• Reconstruction drawing of a house in Çatalhöyük. c.7400-6200 BCE. (illustrated on Stokstad page 15)
  • View of Mt. Hasan (Hasan Dağ), Turkey.
    Landscape with volcanic eruption (?), from copy of wall painting at Çatalhöyük. c.6150 BCE.
  • Partial map of Prehistoric Europe and Near East.
  • Great stone tower built into the settlement wall
    Jericho
    c.8000-7000 BCE
  • Plastered Skull, Jericho,
    7000-6000 BCE
  • Çatalhöyük
    Jericho
    • Stonehenge, Salisbury Plain, 2900-1500 BCE
  • Lintel
    3 Feet
    15 Feet
    Post
    Lintel
    24 Feet
    Post
    Post
    Post
    30 Megaliths, 60 Stones Total
    Each Stone = ~40-50 Tons
  • start
    end
    • Stonehenge, Salisbury Plain, 2900-1500 BCE
  • figure 1 Labels: 1. Midsummer sunrise 2. Winter moonrise low point 3. Midwinter Sunrise 4. Southern moonrise (minimum) 5. Southern moonrise (maximum) 6. Midwinter sunset 7. Northern moonset (minimum) 8. Northern moonset (maximum) 9. Midsummer sunset 10. Winter moonrise high point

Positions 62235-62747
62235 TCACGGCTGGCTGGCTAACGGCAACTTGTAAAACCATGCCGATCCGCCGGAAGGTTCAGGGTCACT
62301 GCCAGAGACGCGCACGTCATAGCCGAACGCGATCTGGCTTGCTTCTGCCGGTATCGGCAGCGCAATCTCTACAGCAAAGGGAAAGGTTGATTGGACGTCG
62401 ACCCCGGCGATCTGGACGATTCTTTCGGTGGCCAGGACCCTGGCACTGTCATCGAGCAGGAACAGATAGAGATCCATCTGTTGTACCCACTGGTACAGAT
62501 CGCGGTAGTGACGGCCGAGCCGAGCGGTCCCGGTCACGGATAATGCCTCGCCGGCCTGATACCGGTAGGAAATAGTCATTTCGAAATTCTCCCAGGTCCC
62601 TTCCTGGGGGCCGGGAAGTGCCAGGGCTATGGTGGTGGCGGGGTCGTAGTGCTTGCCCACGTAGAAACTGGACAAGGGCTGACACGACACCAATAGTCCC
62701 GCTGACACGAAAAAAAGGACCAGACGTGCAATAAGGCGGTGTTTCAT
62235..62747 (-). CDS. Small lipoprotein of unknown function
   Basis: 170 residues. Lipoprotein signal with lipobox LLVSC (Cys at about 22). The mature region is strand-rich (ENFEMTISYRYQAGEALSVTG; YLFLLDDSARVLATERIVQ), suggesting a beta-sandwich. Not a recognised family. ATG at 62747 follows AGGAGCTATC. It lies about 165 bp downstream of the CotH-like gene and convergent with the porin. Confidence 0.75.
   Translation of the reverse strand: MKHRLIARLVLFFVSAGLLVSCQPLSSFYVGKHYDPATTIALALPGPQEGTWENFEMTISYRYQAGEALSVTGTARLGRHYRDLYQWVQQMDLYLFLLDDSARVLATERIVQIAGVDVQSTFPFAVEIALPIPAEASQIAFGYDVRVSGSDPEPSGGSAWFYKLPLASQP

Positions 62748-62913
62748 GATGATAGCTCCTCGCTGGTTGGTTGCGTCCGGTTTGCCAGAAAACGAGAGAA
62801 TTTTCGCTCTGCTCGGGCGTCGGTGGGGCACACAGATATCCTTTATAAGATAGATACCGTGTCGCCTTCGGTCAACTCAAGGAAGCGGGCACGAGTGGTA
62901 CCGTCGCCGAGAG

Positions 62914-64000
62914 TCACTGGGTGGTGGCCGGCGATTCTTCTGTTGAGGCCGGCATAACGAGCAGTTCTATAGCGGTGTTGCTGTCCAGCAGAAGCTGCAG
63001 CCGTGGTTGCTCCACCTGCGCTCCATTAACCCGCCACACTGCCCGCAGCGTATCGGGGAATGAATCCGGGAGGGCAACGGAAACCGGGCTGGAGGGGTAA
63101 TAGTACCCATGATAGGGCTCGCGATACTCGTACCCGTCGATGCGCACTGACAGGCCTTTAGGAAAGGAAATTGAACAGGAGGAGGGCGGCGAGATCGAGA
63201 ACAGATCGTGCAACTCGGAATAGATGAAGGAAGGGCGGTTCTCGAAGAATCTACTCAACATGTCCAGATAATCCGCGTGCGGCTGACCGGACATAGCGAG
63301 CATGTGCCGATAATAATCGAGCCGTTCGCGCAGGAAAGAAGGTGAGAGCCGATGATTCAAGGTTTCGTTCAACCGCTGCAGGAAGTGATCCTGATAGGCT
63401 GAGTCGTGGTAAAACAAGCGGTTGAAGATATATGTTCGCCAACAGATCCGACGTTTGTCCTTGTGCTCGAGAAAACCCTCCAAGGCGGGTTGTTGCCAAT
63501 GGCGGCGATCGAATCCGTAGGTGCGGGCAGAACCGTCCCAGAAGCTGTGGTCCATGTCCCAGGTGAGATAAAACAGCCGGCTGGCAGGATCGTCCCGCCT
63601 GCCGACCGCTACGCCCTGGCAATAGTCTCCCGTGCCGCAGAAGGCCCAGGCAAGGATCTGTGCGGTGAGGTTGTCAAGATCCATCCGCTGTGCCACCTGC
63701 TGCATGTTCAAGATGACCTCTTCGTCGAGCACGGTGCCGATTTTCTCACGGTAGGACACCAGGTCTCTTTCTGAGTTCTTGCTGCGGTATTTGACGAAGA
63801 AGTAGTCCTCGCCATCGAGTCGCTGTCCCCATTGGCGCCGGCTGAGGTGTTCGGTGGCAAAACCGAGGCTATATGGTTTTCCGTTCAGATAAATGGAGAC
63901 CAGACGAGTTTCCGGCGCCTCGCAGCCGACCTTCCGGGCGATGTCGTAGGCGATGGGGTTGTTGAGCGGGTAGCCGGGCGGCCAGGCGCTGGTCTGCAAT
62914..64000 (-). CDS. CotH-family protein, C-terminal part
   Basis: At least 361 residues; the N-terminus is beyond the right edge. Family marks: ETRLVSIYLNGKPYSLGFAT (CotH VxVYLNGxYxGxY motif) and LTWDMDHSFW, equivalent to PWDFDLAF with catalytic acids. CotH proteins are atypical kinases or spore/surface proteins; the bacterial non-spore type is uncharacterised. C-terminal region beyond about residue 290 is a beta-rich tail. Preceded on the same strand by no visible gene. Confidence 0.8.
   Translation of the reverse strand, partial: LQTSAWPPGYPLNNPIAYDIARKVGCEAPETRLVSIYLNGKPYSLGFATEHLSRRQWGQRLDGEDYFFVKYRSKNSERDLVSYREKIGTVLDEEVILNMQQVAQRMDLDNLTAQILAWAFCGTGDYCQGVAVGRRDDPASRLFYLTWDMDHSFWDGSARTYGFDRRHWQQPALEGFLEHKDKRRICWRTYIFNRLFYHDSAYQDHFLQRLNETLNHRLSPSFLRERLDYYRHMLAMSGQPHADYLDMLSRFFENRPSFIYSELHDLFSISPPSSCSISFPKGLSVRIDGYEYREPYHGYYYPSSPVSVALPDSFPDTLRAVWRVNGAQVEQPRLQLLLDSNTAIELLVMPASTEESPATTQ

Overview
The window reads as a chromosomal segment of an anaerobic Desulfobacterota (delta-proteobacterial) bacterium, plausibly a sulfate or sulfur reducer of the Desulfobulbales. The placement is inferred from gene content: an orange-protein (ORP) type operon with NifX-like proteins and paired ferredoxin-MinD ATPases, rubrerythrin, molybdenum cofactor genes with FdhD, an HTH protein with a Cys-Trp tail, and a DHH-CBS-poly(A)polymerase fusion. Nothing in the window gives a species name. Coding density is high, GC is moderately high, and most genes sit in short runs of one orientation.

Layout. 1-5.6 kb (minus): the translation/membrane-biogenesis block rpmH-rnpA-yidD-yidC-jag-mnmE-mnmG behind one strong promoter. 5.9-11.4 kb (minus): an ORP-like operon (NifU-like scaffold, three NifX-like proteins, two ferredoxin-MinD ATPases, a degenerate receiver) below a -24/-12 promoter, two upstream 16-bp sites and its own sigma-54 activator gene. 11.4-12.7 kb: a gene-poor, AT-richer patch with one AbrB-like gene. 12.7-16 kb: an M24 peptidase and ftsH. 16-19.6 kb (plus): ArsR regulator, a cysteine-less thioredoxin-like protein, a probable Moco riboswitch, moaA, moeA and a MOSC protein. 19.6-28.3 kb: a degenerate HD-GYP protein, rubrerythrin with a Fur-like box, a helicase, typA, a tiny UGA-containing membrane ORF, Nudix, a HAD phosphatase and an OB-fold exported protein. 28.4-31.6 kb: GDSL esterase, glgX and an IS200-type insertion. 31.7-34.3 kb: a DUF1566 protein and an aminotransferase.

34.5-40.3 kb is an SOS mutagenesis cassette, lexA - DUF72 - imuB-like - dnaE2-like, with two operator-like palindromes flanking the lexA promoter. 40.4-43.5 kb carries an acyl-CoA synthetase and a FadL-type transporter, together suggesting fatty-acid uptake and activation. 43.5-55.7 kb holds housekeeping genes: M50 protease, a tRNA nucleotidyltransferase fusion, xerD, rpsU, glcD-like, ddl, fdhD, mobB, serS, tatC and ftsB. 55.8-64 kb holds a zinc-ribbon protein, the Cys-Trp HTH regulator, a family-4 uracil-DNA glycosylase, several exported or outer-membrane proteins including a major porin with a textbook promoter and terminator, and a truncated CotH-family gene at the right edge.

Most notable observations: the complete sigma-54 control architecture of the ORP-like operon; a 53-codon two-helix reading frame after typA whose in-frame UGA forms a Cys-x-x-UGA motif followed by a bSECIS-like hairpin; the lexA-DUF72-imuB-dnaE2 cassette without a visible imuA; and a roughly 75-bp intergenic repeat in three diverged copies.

• Critical Thinking Questions
    What are the strengths and weaknesses of the major theories about Paleolithic cave painting?
    What are the major technological and artistic developments of the Paleolithic and Neolithic Eras?
    What was the significance of calling female figures, such as the Woman from Willendorf, “Venus”?
    How does the existence of Jomon pottery upset conventional theories about the role of pottery in human development?
    What are some obstacles for archaeologists in interpreting prehistoric materials?
  • Inkshedding
    What material has left the biggest impression on you this week?
    What material do you still feel uncomfortable about?